This is a lovely demonstration of the community here in the region, and with the wonderful array of people that Jess manages to bring around her, the variety of crepe toppings was plentiful and varied. There was however one condiment that Pete came back raving about, Jess’s home fermented chilli sauce, something that was abundant with wonderful chilli flavour and demonstrates a fantastic traditional preserving technique that many home cooks shy away from, but needn’t, as it’s rather simple and the results are fantastic.

Fermentation is one of the earliest forms of food preservation and can be used in a variety of ways with a wide range of ingredients. Although most commonly related to the production of wine in the Barossa, fermentation in its wider scope relates to the action of microorganisms on food and can result in some wonderful flavour developments. Think of yoghurt, cheese, sauerkraut, kimchi, kefir, beer, dill pickles, salami; these are all examples of foods that have been preserved using fermentation. Doody

When fermenting vegetable like chilli, we are using fermentation to preserve the product through acidification. More specifically we are increasing lactic acid produced through fermentation to stabilise the product. A wonderful bonus of this is the zippy flavour the increased acid brings to the final product, and this is exactly what makes this chilli sauce of Jess’s so delightful.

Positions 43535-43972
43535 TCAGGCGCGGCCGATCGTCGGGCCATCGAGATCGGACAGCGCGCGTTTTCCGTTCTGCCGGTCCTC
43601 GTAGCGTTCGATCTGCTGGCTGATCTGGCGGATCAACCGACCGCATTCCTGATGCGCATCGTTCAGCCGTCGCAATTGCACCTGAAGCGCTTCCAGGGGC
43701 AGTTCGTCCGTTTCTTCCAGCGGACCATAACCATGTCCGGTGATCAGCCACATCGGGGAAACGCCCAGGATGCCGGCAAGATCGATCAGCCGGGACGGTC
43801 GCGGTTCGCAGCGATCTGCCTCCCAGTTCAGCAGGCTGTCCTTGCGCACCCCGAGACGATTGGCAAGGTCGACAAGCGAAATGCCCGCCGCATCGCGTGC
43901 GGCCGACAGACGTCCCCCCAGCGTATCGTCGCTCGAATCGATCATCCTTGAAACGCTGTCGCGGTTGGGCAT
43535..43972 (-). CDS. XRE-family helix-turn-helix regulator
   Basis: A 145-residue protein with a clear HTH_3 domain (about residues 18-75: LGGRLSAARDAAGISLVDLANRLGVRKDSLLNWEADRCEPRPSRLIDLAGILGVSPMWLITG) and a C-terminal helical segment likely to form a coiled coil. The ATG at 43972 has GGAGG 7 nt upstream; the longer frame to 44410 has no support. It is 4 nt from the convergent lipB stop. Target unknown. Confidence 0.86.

The recipe Jess uses comes from Daphne Lambert and her wonderful book ‘Fermenting – Recipes & Preparations’. Daphne’s recipe is based on using whey left over from making labneh and is a wonderful starter culture for a fermentation such as this. Leftover whey, however, is not a common household item for most people so the recipe we have included is based on a lacto-fermentation using a salt brine. This method uses the salt to kill off bad bacteria and allow the good lactobacillus bacteria to survive and to start fermenting the sugars into lactic acid. If you are keen to try out Daphne’s recipe feel free to let us know next time you are coming into Harvest Kitchen as we always have some whey left over from our labneh production and would be more than happy to pass some on.

1 cup of hot chilles – you can use any variety you like and adjust the type you use to suit your taste
2 garlic cloves
1 cup water
½ tablespoon salt

Roughly chop your chillies and garlic and place into a glass jar, something like a Fowler’s preserving jar or large jam jar is perfect. Dissolve the salt in the water by heating and stirring and then allow the brine solution to cool to room temperature. Once cool, add the brine to the jar containing your chillies and garlic and cover loosely with a muslin cloth or similar. Store in a coolish place for about 3 days and give it a stir about twice a day to prevent mould from forming on the top.

After about 3 days the solution will being to smell more acidic and almost sour and the liquid in the jar will being to become cloudy. At this stage place all the ingredients into a blender and process until smooth and paste like. Transfer this mix into your preferred storage like a glass jar and store in the fridge for up to 3-4 months. The chilli paste will continue to develop flavour in the fridge.

You can make the final product shelf stable by adding additional vinegar and dropping the pH below 4.0 but we recommend getting a little more familiar with fermenting technique before trying this.

Good luck and happy fermenting and make sure you call in and say hello to Jess at Krondorf Creek Farm next time you are in the valley and if you are lucky enough she may even let you try her chilli sauce.

Download a pdf version here

Fried Chicken Tips

Fried Chicken.jpg

Fried Chicken Tips